Outdoor museum in a square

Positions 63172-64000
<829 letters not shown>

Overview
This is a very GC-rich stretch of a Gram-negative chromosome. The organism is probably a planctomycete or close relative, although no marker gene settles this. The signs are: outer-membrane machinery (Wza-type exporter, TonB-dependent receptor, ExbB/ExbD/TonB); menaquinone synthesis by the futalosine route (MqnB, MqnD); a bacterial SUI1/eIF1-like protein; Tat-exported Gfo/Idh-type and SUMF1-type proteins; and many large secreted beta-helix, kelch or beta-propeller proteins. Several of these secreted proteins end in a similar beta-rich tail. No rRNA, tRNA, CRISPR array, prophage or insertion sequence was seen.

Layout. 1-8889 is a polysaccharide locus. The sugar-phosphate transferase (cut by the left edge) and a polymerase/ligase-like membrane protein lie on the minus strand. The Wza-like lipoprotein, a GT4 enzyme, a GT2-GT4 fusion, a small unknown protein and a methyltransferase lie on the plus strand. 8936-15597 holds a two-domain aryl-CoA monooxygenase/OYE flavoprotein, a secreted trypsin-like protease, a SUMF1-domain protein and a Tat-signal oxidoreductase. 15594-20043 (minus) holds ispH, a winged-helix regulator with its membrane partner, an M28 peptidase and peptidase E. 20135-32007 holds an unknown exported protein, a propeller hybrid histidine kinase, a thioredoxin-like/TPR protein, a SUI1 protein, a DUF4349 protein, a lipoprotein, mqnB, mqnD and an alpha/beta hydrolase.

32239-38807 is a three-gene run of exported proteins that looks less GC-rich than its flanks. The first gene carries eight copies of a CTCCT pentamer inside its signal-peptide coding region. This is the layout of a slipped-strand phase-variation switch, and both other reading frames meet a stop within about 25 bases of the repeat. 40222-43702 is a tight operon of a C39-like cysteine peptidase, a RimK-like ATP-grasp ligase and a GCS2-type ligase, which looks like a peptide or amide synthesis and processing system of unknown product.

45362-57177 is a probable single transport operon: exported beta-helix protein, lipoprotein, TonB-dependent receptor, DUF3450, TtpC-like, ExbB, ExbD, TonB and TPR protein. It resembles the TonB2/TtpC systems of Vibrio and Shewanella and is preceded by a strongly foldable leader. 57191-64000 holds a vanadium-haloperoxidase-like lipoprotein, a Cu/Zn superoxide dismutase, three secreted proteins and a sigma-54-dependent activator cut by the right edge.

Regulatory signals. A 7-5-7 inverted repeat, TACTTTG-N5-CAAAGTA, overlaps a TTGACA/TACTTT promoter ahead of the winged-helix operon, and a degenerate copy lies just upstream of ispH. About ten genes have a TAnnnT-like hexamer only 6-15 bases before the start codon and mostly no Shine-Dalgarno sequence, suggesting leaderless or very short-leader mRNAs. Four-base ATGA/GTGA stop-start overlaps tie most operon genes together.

The palace section of the Galerius complex in Navarinou Square is an open museum in the heart of Thessaloniki. An extensive, fenced-in archaeological site set below the level of the crowded sidewalk has been cleaned up. It’s now ready to spotlight the building and decorating arts of the 4th century AD. It took 10 years, from 1996 to 2005, to finish the work on the remains of the structure. A team of architects from the Culture Ministry succeeded in reconstructing the damaged building from the ruins of the palace. Exposed for centuries to the weather and without any real protection, the ruins of Galerius’s palace had lost their shape, becoming barely recognizable to the general public. Now, applications of durable materials have filled in the gaps in the walls and highlighted the elaborate mosaic floors. The architects involved described the progress of the restoration to the First Panhellenic Restoration Conference held recently in Thessaloniki by the newly established Society for the Research and Promotion of Scientific Restoration of Monuments. By employing ancient construction methods on the walls and floors, the team managed to connect the monuments and ensure their stability while also completing the excavation beneath the mosaic and marble floors. The core of the archaeological site, as revealed by the dig which started in 1962, is a pillared courtyard flanked on three sides by 11 rooms, whose purpose is as yet unknown. The courtyard and the adjacent area are surrounded by corridors with elaborate mosaic floors. The conservation and restoration of the palace walls and floors were tricky. The oldest mosaic corridors in the main building covered an area of 1,000 square meters and were in very poor condition, with gaps spoiling the design. The mosaic tiles were detached for conservation and repositioning on a new undersurface, in keeping with ancient techniques. A similar method was used to restore the ancient marble floor in the octagon, which had been made with large slabs of colored marble. Some 250 square meters of the original 700-square-meter mosaic survives in fragments. The restoration has highlighted their color composition and decorative motifs. «It was essential that the restoration be recognizable, irreversible and not distort the authenticity of the monument, so that it can be studied by future scholars,» the architects noted.